“Finding Dory” has a problem. It’s called “Finding Nemo”. When your origin story is the focus of misty childhood sentiment for millions, how do you solve a problem like a sequel? You may as well set out to write a song called “Revenge of the Son of ‘Yesterday’”.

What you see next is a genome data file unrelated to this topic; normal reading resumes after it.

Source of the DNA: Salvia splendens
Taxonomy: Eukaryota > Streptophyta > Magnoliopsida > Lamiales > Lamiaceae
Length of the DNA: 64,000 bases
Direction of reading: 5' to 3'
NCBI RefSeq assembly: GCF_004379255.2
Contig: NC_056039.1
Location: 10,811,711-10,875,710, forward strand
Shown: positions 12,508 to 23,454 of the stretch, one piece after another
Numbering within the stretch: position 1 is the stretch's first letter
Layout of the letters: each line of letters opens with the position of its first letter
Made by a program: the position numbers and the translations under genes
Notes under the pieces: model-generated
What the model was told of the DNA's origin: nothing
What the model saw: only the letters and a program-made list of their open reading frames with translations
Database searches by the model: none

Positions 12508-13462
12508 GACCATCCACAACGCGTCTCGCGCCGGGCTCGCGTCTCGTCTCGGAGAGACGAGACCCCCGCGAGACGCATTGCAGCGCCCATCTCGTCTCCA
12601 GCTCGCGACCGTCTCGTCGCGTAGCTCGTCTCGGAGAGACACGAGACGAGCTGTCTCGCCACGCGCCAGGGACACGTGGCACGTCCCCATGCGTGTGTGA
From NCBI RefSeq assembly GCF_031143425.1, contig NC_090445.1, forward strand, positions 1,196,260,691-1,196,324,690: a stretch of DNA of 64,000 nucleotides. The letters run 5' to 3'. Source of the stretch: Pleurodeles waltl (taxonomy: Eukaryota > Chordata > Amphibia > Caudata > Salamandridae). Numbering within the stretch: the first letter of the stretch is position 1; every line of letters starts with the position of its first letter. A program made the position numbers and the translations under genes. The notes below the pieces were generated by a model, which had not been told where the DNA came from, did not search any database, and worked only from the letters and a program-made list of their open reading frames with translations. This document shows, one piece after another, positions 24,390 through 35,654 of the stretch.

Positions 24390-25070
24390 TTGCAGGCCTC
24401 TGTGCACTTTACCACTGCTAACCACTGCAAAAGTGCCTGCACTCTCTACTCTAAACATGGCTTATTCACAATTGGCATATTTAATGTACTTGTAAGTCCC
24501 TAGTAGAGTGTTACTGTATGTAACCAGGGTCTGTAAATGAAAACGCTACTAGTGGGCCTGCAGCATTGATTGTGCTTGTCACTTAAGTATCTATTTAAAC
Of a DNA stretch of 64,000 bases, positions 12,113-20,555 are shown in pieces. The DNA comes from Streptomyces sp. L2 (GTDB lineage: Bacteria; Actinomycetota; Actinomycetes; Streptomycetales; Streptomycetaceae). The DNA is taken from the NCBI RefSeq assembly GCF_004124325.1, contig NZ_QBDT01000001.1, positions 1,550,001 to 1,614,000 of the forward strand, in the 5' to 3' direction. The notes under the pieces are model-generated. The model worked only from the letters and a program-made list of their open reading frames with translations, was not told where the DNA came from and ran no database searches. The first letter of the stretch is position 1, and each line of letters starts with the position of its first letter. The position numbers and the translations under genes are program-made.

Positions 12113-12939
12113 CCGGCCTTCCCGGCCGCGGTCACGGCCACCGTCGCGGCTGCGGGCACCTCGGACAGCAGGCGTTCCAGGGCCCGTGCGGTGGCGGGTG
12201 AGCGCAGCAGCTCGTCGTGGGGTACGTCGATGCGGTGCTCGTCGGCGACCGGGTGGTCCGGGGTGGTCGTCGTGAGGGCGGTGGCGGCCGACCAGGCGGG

But write it they have, and good for them—“Finding Dory” is terrific, a masterful retread of the original movie’s blood-simple stakes (a missing fish must reunite with their family) with an added twist (the fish in question cannot remember anything for more than about thirteen seconds). It would be easy to play Dory’s memory problem off for laughs, but Pixar never goes for a laugh when it’s possible to get a cry, as the still-traumatized audience of “Inside Out” can attest. (Survivor’s meetings can be found weekly in church basements across America.) Dory’s amnesia isn’t just flightiness, it’s a terrifying void that swallows friendships and family members whole, leaving Dory stranded in a literal ocean of loneliness. Her awareness of her illness only adds a cruel dimension to her isolation: Dory remembers just enough to know that she has forgotten something important. Adults watching this movie who have witnessed Alzheimer’s will gulp in recognition. And in short order, we get a tour of all the hallmarks of mental illness: coping strategies, frightened families, shame, stress, and guilt. Welcome to Pixar. By the second act, your tear ducts will be starting to throb: when comic relief appears in the form of two fat sea lions, it feels like the appearance of a life vest on the Titanic. An inventive octopus and slightly tatty-looking loon are charming; less effective additions include two whale characters, one nearsighted and one who has either lost his echolocation, or his confidence in his echolocation—the movie’s unclear on his damage, and the attempt to portray everyone as “a little bit broken” feels disingenuous and reductive, especially because the nearsighted whale’s biggest problem is an occasional bump on the nose, while Dory’s amnesia is an ongoing disaster that dogs her life and will never be fixed. But it can be lived with, and lived around, and Dory’s journey ends on a note of cautious optimism: two fish together, looking out into the endless blue void. If you need a moment to collect yourself as the credits roll, no one will blame you—and in fact, a tiny comic scene awaits you after the credits to help you recover your dignity. Pixar is only getting stronger. God help us if Marlin ever goes missing.